Corn beer

Corn beer is a beer style made from corn (maize). The drink is a traditional beverage in various cuisines. Chicha, the best-known corn beer, is widespread in the Andes and local varieties of corn beer exist elsewhere.

History

Corn beer in the Andes has pre-Incan origins. There is archaeological evidence that elite women were responsible for brewing in the Wari culture (600 to 1000 AD).[1]

In 1796, John Boston created a corn beer, the first fermented alcohol beverage commercially produced in Sydney, Australia.[2]

A recipe for corn beer appears in Resources of the Southern Fields and Forests, Medical, Economical, and Agricultural (1863) by Francis Peyre Porcher.[3]

Italian beers Peroni and Nastro Azzuro are made from maize and barley malt.

Varieties

Chicha is popular in Peru and is served in Arequipa's picanterías.[4]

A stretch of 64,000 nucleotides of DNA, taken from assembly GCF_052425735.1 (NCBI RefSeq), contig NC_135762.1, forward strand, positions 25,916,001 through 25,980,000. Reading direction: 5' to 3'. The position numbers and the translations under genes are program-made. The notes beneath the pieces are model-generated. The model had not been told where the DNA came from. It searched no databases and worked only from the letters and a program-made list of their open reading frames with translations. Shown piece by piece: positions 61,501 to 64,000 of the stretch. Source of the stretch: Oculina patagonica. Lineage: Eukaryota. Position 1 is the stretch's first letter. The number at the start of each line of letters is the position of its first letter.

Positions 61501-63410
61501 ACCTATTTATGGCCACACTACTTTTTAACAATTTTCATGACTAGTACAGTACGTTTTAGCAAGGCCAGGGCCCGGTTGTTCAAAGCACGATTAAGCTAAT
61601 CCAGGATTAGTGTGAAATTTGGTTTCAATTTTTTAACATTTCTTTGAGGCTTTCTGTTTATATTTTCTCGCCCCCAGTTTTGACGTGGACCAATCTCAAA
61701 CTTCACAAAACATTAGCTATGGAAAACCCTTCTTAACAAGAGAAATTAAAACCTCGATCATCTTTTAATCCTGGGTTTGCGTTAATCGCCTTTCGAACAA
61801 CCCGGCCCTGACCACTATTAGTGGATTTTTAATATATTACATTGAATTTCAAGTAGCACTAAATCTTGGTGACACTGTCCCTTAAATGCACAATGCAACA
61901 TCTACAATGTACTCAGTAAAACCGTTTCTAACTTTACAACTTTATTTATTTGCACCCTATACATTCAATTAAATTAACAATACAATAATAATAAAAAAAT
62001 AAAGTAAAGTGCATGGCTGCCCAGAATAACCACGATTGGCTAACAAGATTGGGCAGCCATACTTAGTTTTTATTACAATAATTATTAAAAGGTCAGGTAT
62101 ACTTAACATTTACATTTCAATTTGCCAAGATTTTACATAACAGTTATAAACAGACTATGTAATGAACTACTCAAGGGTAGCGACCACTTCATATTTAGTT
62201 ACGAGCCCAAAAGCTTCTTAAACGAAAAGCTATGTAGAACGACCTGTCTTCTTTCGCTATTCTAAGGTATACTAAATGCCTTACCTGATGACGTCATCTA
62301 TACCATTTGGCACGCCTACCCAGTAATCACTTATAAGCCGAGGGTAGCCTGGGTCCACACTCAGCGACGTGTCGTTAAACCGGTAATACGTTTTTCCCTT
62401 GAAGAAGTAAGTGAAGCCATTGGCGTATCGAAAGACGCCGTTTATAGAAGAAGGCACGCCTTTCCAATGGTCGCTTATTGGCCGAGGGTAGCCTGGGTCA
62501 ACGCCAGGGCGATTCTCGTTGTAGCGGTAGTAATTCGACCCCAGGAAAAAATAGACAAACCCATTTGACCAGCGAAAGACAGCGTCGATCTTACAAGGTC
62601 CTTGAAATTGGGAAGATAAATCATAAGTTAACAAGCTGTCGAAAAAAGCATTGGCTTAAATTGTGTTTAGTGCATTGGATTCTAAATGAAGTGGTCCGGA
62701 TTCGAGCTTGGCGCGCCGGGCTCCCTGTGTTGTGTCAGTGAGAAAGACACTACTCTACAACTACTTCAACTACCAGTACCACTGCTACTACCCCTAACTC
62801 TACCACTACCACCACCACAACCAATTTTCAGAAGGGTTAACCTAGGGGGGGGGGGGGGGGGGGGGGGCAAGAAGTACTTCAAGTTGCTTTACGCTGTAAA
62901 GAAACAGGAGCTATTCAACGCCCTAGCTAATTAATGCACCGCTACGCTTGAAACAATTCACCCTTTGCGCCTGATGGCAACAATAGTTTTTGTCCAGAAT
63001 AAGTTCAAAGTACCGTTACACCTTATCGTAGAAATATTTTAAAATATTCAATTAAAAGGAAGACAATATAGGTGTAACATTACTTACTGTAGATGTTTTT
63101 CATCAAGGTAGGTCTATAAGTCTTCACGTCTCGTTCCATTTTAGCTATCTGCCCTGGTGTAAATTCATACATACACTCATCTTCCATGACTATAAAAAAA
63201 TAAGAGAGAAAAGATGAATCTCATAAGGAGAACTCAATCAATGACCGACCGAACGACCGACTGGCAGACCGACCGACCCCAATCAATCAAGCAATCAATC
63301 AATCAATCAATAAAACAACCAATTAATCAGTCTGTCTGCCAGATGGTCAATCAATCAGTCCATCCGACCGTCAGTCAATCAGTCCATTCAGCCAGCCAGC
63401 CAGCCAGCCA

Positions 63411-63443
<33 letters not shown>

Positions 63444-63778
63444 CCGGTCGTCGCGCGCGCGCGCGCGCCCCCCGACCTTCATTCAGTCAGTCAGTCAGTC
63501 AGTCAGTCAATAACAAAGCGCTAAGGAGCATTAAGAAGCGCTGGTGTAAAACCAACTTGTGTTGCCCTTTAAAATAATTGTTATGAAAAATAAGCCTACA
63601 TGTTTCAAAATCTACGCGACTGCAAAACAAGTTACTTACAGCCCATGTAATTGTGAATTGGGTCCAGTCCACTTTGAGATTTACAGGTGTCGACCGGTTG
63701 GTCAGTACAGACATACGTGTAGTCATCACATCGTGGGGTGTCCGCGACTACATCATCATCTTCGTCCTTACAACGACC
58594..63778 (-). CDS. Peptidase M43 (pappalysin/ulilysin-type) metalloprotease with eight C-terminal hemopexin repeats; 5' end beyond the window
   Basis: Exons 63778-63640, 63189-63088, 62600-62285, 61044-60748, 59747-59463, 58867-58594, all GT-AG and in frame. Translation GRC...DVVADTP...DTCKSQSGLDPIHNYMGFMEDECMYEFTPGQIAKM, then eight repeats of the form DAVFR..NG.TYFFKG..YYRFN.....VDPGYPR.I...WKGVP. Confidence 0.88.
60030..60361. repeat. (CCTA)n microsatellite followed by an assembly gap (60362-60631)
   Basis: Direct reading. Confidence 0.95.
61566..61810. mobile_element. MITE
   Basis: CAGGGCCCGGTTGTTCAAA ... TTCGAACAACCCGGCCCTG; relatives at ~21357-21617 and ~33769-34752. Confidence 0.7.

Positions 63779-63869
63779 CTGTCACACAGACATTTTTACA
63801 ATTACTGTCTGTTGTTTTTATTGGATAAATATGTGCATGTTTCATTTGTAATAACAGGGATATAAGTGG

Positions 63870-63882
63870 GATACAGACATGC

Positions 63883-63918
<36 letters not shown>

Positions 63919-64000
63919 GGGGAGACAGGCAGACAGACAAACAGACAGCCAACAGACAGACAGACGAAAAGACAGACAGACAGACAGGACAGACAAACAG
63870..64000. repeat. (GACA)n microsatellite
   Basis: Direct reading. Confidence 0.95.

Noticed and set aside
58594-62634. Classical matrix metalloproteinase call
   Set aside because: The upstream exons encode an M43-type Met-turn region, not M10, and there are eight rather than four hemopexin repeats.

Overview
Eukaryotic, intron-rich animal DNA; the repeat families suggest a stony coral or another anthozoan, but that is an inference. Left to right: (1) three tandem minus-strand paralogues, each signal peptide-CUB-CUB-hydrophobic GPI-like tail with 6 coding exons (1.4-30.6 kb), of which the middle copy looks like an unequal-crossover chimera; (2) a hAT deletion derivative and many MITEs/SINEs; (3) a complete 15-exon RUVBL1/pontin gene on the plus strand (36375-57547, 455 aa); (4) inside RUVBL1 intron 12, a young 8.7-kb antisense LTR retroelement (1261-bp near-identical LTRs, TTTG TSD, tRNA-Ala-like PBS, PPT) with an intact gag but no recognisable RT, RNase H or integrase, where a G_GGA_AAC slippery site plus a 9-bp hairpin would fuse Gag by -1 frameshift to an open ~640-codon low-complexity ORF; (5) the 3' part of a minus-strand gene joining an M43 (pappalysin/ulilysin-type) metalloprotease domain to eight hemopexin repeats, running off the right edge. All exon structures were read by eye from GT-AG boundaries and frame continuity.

Tesguino is a corn beer made by the Tarahumara people of the Sierra Madre Occidental in Mexico. It is brewed for local celebrations related to Holy Week.[5] For the Tarahumara, the beer is an elixir for healing, a barter item and is considered a sacred beverage.[5]

Umqombothi is the Xhosa language word for a corn beer made in South Africa from maize (corn), maize malt, sorghum malt, yeast and water.

See also

References

  1. "The ancient empire that beer built". The Globe and Mail.
  2. Iltis, Judith, "Boston, John (?–1804)", Australian Dictionary of Biography, National Centre of Biography, Australian National University, retrieved 2019-04-24
  3. "Early American Beer | Inside Adams: Science, Technology & Business". blogs.loc.gov. 29 September 2014.
  4. León, Rafo and Billy Hare. Chicha peruana: una bebida, una cultura. Universidad de San Martín de Porres, Fondo Editorial, 2008: 49-74. (retrieved through Google Books, 28 July 2015)
  5. "The Sacred Corn Beer of the Tarahumara". NPR.org.
This article is issued from Wikipedia. The text is licensed under Creative Commons - Attribution - Sharealike. Additional terms may apply for the media files.